In my mind, banya — a particular kind of bathhouse / sauna cross-breed — was always one of those inextricably Russian cultural identifiers, alongside vodka, snow, bears, communism, Nutcracker ballet and Matryoshka nesting dolls. In my mind, a banya was a small log cabin, where after a wash and a steam you get beaten half to death by a birch besom, and then run outside either to be doused with a bucket of ice water, jump into a stream, or roll around in the snow — completely naked. Naturally, you would wrap up this “authentic Russian experience” with some vodka. In my mind, banya was this:
I’m a born and raised Russian, so the very first banya I had ever gone was … drum roll, please … at Fulton Street in New York City. At the ripe old age of over 25. Funny enough, it was pretty authentic, the multi-storied brick exterior and Financial District location notwithstanding. There were birch besoms and vodka and lots and lots of nearly-naked Russians, and a sort of an ice pool to jump into in place of piles of fresh snow.
I’ve returned to Russia more than three years ago and STILL have not been beaten up by birch branches or experienced the steam-to-snow rush. So, when last weekend my friend invited me to a group outing at a Moscow banya, I thought, here it comes, the real Russian experience!!!
Ladies and gentlemen, welcome to the Venetian Suite at the Ninth Wave Banya Club in Kolomenskoye.
Turns out in a modern Moscow banya you get most of the accoutrements of an old-school country steam house in a much more civilized setting. Traditional bits are: the steam room itself (though more like a dry sauna), the birch branches on demand, a special stall with suspended bucket of ice water to dump on yourself after a steam, and the drinks, of course. Modern additions are: the totally over the top lounge / antechambre, ice hockey table, karaoke machine, TV set, adjacent bathroom, changing room and um, a sex room (why else do you need a separate room with a queen sized bed in a sauna suite?), shower stalls and a pool with a waterfall. And a wall-mounted phone to order the aforementioned drinks, as well as food or anything else for your banya needs from the concierge.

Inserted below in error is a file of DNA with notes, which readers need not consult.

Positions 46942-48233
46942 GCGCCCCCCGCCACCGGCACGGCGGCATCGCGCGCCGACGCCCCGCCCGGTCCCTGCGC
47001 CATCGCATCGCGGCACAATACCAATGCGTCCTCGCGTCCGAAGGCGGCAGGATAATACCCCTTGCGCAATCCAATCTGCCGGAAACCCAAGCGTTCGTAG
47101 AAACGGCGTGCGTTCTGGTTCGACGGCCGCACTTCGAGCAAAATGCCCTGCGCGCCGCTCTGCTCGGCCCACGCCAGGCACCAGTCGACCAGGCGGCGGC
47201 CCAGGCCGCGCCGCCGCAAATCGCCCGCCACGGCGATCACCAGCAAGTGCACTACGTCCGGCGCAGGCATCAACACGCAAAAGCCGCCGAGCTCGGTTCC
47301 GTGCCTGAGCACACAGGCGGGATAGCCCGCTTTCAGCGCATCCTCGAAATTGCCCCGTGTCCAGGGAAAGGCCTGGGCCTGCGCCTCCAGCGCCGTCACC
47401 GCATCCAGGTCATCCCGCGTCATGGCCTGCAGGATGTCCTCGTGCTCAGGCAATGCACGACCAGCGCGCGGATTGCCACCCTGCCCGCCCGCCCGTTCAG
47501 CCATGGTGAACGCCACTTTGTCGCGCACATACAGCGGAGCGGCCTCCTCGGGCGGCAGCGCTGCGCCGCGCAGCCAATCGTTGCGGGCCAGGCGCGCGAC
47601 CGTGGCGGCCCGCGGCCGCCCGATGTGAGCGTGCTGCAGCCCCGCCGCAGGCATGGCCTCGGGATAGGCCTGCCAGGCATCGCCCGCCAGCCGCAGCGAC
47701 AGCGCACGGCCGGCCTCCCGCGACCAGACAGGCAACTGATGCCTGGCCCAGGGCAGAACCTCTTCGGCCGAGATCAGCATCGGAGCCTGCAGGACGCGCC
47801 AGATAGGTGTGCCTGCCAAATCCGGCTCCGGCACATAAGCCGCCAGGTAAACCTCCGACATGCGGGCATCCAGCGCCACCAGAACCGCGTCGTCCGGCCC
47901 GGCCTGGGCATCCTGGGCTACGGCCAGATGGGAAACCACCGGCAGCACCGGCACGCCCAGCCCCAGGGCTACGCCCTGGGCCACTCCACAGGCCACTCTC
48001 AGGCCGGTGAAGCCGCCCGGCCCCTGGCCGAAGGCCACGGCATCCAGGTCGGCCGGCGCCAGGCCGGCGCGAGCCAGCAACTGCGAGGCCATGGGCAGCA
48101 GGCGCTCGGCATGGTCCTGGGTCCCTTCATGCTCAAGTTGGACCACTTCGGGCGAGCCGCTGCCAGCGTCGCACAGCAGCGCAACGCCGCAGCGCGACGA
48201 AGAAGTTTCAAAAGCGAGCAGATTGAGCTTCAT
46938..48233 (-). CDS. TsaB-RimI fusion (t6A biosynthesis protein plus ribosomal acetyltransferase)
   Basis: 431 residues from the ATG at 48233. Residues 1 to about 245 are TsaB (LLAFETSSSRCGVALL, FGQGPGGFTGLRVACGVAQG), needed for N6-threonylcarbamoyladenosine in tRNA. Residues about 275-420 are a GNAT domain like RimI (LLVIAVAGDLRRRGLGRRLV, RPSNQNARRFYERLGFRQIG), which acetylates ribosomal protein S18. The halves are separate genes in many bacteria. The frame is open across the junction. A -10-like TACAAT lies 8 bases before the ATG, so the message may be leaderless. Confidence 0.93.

The Venice Suite accommodates parties of up to 12 people, though other suites at this club (all of them thematically decorated, from “Mexico” to “Persia”) have capacity from 4 to 25 people. And the experience is surprisingly affordable, though obviously more spendy than being beaten in a log cabin on an outskirts of some village in the snow: Venice’s 2-hour minimum in prime banya time (Saturday or Sunday evening) will set you back RR4800, or at today’s horrible exchange rates – way less than $100, and that’s for up to 12 people. The drinks and food are extra, but are priced cheaper than you’d find at an average Moscow cafe. My friends and I came in a group of 10, for 3 hours, had endless rounds of drinks and a bunch snacks, and spent around RR1500 each ($25 today or $50 in the days of yore, i.e. January 2014). A totally great deal — and a really fantastic experience!